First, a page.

Filming drivers with in-cab cams, using footage for discpline OK’d in California

Updated Feb 24, 2014

Carriers in California can use footage from in-cab driver-filming cameras for disciplinary purposes, the state’s attorney general concluded in a Feb. 13-released opinion, saying trucking companies have not violated any of the state’s codes by using the data to take action against a driver.

Attorney General Kamala Harris’ opinion deals with companies contracted by carriers to provide the footage, and she stated carriers can use the third-party services to film drivers and inspect the video.

These third-party inspectors use front-facing and driver-facing cameras to film in a continuous loop until a trigger event, like hard braking or swerving make them start recording. The state’s code, Harris said, allows carriers to store no more than 30 seconds before and after a triggering event.

If a carrier uses the video for disciplinary purposes against a driver, the recording must be available to the driver or the driver’s bargaining representative.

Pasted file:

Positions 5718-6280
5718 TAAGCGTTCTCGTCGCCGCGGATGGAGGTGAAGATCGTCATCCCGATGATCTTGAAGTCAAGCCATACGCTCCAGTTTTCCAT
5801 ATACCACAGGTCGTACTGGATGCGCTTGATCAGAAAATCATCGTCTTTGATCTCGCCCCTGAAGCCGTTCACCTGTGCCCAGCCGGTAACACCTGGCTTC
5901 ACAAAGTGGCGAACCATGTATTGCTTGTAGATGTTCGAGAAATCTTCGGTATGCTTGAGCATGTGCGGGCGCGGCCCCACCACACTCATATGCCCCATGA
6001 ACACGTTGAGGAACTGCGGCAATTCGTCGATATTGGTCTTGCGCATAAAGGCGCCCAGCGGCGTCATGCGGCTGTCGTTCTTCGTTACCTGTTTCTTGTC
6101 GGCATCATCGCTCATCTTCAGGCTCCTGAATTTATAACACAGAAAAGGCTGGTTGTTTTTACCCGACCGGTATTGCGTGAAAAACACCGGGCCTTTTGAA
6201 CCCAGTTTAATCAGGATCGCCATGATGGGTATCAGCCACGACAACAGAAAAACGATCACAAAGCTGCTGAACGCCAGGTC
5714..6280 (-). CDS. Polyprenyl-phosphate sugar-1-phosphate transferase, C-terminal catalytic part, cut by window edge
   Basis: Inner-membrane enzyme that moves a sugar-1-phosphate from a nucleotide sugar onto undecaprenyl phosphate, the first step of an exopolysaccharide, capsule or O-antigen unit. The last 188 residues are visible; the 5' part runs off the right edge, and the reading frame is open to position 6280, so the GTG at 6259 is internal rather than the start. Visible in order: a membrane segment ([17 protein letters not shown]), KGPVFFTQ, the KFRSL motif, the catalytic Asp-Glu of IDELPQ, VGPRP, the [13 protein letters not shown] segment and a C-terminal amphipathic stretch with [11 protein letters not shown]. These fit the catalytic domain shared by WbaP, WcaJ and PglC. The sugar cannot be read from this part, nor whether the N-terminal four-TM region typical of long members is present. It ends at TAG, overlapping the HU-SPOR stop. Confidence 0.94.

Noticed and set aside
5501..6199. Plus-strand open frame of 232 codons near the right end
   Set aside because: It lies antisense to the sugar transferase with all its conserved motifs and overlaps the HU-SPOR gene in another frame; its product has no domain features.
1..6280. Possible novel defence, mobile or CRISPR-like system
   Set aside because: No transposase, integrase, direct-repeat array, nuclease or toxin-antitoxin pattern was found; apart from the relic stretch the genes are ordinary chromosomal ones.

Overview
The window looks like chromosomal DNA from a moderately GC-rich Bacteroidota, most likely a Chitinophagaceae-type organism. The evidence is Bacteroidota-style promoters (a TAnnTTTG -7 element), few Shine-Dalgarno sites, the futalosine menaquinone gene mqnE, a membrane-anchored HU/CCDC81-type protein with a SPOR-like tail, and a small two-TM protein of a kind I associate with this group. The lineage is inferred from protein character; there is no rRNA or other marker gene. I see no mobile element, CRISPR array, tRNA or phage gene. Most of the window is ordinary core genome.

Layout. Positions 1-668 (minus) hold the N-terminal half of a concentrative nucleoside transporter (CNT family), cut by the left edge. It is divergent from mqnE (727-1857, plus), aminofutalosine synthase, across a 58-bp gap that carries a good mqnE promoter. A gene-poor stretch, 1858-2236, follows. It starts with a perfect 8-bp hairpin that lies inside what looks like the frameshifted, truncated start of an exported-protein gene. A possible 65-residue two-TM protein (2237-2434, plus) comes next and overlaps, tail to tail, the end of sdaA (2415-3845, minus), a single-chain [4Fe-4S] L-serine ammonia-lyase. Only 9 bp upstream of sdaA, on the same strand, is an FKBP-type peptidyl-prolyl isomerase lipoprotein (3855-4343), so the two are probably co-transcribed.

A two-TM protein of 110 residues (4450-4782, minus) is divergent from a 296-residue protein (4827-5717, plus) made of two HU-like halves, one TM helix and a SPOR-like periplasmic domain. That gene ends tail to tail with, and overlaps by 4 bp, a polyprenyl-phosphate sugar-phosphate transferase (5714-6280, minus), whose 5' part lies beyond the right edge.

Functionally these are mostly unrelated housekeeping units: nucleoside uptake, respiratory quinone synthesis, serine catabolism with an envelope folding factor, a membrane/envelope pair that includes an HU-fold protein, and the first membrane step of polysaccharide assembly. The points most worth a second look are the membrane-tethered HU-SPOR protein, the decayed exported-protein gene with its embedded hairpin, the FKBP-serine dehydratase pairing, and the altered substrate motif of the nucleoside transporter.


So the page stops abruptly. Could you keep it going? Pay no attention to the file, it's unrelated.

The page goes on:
State Sen. Jerry Hill asked Harris for the opinion due to concern over the potential for the recordings to violate a 1929 statute prohibiting blacklisting.

Last spring, the Federal Motor Carrier Safety Administration granted a two-year extension of an exemption allowing these recorders to be attached to truck windshields.

The exemption had been requested by Lytx, formerly DriveCam, a leading provider driver safety and compliance systems.

In 2012, California lawmakers amended state code to allow attachments to windshields or rear mirrors. The exemption allows a “video event recorder with the capability of monitoring driver performance to improve driver safety.”

Click here to see more information on California law regarding recorders and data from California’s Department of Motor Vehicles.

CCJ Technology Editor Aaron Huff published in October an in-depth report on in-cab driver filming and the industry’s adoption of it as a training mechanism. Click here to read it.